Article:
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Festivals versus freshers’ week — this year you can enjoy both

It's your first week at uni, but it's also Rosh Hashanah. What to do?

    As Jewish students unpack their IKEA saucepans into musty student accommodation cupboards, their families are baking honey cakes for Rosh Hashanah. How do you cope with the clash between yomtov and freshers’ week or the first week of term?

    Jewish societies and chaplains are there to help, with meals and services on Shabbat and festivals throughout the academic year.

    “Up and down the country our chaplains and chaplaincy couples will be aiming to create a Jewish ‘home away from home’, by organising services, building succahs, blowing shofars and providing meals to students on university campuses,” says Josh Gershuny, of the University Jewish Chaplaincy organisation. “Students should look out for our stand at freshers’ fairs and leaflets in their freshers’ packs.

    “This year we have a new fieldworker couple in Brighton and full time residential chaplains in Bristol.

    “In Cambridge, our chaplains will be blowing the shofar from the tallest building in the city, and a grand succah tour will visit St Andrews, Edinburgh and Glasgow.

    “We expect a good turn-out in Leeds for the festivals, where the chaplains have taken over the university’s Great Hall to hold their services.”

    Rabbi Zalman Lewis, representing Chabad in Sussex, says his job is to help Jewish students engage with Judaism.

    “This year freshers’ week coincides with Rosh Hashanah, so some students may feel conflicted.

    “Jewish students in Sussex are generally from a traditional background, but have chosen not to go to a “Jewniversity”. This can make things more difficult for them if they want to stay connected, but also more fulfilling when they do.

    “Regular free dinners, services and shofar blowing take place in Sussex and Kent and we also offer meals before and after the Yom Kippur fast.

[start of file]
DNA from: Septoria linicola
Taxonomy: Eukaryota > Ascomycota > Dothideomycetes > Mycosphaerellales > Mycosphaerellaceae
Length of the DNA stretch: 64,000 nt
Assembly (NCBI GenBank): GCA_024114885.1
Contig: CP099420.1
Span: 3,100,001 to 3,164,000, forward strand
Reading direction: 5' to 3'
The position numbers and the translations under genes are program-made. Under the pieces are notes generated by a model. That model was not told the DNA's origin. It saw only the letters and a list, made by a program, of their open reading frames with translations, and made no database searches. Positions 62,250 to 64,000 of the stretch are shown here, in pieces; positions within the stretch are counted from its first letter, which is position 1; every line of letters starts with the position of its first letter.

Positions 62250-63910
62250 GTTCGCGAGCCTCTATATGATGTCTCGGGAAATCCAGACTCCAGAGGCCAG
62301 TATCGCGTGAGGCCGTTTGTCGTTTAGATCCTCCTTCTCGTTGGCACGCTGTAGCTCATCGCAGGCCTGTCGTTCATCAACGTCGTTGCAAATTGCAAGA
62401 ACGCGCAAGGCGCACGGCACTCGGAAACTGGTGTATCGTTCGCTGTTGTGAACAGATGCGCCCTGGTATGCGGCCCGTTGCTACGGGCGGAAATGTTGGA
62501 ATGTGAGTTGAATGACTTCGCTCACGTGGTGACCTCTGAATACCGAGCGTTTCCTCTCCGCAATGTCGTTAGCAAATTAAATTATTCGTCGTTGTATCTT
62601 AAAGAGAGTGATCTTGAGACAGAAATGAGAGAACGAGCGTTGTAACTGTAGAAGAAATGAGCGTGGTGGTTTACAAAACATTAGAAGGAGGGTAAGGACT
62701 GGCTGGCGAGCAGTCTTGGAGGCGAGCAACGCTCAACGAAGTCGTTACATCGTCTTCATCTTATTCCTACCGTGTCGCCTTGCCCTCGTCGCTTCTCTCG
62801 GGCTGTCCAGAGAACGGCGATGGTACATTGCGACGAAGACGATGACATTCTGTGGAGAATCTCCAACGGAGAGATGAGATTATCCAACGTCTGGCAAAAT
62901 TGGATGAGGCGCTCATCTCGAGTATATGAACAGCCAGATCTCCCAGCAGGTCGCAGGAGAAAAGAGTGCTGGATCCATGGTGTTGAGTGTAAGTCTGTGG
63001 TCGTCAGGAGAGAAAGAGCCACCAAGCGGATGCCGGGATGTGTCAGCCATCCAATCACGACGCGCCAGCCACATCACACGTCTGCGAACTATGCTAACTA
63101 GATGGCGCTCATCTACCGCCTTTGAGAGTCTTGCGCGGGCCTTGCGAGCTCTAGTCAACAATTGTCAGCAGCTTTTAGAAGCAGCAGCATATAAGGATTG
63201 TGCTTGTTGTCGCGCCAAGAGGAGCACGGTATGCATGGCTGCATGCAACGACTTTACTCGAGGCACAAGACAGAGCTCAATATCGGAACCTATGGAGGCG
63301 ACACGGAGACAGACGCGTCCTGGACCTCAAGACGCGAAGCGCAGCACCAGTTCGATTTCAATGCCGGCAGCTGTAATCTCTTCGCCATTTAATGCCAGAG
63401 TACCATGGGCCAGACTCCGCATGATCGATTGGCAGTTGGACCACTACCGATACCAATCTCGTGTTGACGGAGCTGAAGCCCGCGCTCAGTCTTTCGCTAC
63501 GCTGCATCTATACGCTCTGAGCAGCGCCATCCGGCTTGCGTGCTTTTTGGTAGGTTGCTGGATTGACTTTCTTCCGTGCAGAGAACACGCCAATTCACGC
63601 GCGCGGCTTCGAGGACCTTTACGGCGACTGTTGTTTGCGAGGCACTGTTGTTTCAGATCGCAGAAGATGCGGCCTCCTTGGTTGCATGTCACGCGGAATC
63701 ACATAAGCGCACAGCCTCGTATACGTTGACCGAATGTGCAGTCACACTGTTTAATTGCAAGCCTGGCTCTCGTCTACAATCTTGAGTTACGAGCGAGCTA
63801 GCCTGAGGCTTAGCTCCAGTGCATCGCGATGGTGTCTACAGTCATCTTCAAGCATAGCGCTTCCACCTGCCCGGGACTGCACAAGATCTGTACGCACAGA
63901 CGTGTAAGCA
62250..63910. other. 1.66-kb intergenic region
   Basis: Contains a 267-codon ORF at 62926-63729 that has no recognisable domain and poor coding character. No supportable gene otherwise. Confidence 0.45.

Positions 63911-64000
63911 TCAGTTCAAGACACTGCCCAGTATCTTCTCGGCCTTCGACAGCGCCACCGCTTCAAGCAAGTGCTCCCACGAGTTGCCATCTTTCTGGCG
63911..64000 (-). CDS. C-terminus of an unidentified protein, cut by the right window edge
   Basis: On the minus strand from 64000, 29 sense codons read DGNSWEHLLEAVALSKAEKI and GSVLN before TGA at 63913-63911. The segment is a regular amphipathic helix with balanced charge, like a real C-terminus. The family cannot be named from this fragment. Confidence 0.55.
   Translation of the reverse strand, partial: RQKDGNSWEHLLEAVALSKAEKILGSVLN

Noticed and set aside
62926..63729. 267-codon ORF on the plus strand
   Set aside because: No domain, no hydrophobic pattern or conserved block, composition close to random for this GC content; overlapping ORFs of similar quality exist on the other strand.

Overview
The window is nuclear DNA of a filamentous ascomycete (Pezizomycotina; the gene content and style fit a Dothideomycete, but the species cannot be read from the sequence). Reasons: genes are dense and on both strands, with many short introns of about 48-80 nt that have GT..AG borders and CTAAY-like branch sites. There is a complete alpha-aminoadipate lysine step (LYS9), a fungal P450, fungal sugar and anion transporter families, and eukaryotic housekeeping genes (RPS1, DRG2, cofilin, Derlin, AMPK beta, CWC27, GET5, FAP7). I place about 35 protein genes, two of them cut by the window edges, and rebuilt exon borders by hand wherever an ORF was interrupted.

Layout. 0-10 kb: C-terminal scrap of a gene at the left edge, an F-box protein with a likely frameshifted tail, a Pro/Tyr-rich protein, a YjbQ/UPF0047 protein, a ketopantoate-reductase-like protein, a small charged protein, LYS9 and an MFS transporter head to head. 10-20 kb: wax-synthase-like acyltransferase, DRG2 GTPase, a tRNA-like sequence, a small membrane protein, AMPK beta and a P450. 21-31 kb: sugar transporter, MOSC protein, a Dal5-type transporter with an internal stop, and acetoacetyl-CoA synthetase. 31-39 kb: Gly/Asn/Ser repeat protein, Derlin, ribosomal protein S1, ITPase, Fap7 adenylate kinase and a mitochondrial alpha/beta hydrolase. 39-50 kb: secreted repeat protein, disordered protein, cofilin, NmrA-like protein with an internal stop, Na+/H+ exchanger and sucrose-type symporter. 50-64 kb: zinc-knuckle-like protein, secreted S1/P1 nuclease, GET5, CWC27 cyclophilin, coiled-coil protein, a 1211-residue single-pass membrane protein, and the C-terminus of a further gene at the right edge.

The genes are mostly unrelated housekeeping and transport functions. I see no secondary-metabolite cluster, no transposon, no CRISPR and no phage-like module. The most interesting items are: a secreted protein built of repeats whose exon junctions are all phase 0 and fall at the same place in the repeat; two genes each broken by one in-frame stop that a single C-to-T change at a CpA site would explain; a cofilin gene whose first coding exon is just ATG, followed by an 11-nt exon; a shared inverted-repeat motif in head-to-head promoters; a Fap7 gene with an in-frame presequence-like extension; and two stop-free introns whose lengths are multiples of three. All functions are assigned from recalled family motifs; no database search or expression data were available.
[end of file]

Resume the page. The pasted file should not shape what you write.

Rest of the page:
“We try to make it easy for students to find us through leaflets and posters on the key bridges around campus and I visit students in Canterbury, and Southampton every week.”

    At a big “Jewniversity”, Nottingham, where Yom Kippur falls at the end of freshers’ week, Chabad lays on meals before and after the fast, open to all.

    “Last year we had a marquee as there were over 200 people,” says Rabbi Mendy Lent, with pride. 
“There’s no need to book. We always over-cater as some people realise it’s Yom Kippur 10 minutes before the fast begins, or decide at the last minute to stay at uni for the festivals.”

    Maya Skaarbrevik, field worker for Jeneration, the student outreach project of Reform Judaism travels around the country visiting universities with large and small Jewish populations.

    “We want students connected with Jeneration to feel as though they have the space to practise the style of Judaism they are used to,” she says.

    “Our student chaplains for Reform and Liberal Judaism are ready to provide spiritual and pastoral support and students can book a free-of-charge seat at their local Reform synagogue through the Jeneration High Holy Day ticket scheme.”


    www.mychaplaincy.co.uk
www.Jeneration.org
www.chabadoncampusuk.org

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